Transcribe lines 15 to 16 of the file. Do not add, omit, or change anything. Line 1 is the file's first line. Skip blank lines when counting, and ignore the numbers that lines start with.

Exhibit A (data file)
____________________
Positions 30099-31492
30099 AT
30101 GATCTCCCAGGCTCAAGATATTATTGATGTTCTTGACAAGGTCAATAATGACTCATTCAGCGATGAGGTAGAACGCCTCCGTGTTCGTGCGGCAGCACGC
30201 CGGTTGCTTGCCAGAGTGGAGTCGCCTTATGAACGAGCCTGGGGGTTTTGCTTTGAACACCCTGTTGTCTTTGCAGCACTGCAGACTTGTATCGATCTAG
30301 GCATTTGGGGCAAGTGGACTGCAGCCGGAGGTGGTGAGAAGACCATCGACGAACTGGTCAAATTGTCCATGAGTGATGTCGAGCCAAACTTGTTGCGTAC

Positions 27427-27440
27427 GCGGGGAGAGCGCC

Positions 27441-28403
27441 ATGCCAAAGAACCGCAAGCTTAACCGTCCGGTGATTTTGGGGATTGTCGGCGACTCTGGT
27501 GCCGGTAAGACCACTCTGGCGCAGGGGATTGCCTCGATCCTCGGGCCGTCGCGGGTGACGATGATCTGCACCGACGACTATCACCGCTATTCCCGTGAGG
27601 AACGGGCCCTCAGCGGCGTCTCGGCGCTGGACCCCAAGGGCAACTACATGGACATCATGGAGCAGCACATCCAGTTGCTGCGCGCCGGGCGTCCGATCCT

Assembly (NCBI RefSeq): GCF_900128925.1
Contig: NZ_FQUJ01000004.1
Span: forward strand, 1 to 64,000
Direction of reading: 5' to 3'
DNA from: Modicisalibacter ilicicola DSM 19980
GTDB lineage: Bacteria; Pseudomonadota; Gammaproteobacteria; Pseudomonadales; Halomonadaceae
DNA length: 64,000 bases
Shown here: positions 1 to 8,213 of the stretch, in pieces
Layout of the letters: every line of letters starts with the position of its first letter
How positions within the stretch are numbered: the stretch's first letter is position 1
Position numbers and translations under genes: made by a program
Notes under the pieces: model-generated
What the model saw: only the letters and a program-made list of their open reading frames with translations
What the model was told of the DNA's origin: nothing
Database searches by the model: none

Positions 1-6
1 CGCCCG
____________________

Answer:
Direction of reading: 5' to 3'
DNA from: Modicisalibacter ilicicola DSM 19980